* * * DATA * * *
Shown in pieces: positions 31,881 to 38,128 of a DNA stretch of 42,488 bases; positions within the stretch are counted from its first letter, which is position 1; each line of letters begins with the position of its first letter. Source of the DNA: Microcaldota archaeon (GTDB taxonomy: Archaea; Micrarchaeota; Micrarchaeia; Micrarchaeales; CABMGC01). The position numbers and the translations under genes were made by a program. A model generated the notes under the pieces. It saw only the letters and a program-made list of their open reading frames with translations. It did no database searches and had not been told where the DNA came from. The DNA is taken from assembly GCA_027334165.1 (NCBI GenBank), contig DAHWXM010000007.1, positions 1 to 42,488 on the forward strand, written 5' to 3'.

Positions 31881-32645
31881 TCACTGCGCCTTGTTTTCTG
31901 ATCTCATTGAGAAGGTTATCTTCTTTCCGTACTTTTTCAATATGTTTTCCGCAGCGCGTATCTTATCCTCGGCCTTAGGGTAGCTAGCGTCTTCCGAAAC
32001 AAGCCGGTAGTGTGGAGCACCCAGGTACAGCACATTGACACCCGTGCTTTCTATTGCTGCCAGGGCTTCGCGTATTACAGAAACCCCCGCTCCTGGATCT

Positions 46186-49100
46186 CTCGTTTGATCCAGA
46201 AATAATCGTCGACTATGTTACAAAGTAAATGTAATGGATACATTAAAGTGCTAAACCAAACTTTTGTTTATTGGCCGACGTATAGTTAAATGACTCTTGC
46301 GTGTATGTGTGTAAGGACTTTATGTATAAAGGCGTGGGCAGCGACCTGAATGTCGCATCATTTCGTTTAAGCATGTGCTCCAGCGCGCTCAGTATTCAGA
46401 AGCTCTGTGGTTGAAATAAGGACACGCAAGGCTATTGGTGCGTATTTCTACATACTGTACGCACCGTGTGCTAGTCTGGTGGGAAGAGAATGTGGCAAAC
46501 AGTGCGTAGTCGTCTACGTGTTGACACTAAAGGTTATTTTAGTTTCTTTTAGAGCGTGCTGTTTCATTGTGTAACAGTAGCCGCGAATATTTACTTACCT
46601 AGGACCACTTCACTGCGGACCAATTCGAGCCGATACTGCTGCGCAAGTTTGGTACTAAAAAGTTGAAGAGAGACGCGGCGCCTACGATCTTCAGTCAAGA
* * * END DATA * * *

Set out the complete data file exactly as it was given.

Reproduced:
Shown in pieces: positions 31,881 to 38,128 of a DNA stretch of 42,488 bases; positions within the stretch are counted from its first letter, which is position 1; each line of letters begins with the position of its first letter. Source of the DNA: Microcaldota archaeon (GTDB taxonomy: Archaea; Micrarchaeota; Micrarchaeia; Micrarchaeales; CABMGC01). The position numbers and the translations under genes were made by a program. A model generated the notes under the pieces. It saw only the letters and a program-made list of their open reading frames with translations. It did no database searches and had not been told where the DNA came from. The DNA is taken from assembly GCA_027334165.1 (NCBI GenBank), contig DAHWXM010000007.1, positions 1 to 42,488 on the forward strand, written 5' to 3'.

Positions 31881-32645
31881 TCACTGCGCCTTGTTTTCTG
31901 ATCTCATTGAGAAGGTTATCTTCTTTCCGTACTTTTTCAATATGTTTTCCGCAGCGCGTATCTTATCCTCGGCCTTAGGGTAGCTAGCGTCTTCCGAAAC
32001 AAGCCGGTAGTGTGGAGCACCCAGGTACAGCACATTGACACCCGTGCTTTCTATTGCTGCCAGGGCTTCGCGTATTACAGAAACCCCCGCTCCTGGATCT

Positions 46186-49100
46186 CTCGTTTGATCCAGA
46201 AATAATCGTCGACTATGTTACAAAGTAAATGTAATGGATACATTAAAGTGCTAAACCAAACTTTTGTTTATTGGCCGACGTATAGTTAAATGACTCTTGC
46301 GTGTATGTGTGTAAGGACTTTATGTATAAAGGCGTGGGCAGCGACCTGAATGTCGCATCATTTCGTTTAAGCATGTGCTCCAGCGCGCTCAGTATTCAGA
46401 AGCTCTGTGGTTGAAATAAGGACACGCAAGGCTATTGGTGCGTATTTCTACATACTGTACGCACCGTGTGCTAGTCTGGTGGGAAGAGAATGTGGCAAAC
46501 AGTGCGTAGTCGTCTACGTGTTGACACTAAAGGTTATTTTAGTTTCTTTTAGAGCGTGCTGTTTCATTGTGTAACAGTAGCCGCGAATATTTACTTACCT
46601 AGGACCACTTCACTGCGGACCAATTCGAGCCGATACTGCTGCGCAAGTTTGGTACTAAAAAGTTGAAGAGAGACGCGGCGCCTACGATCTTCAGTCAAGA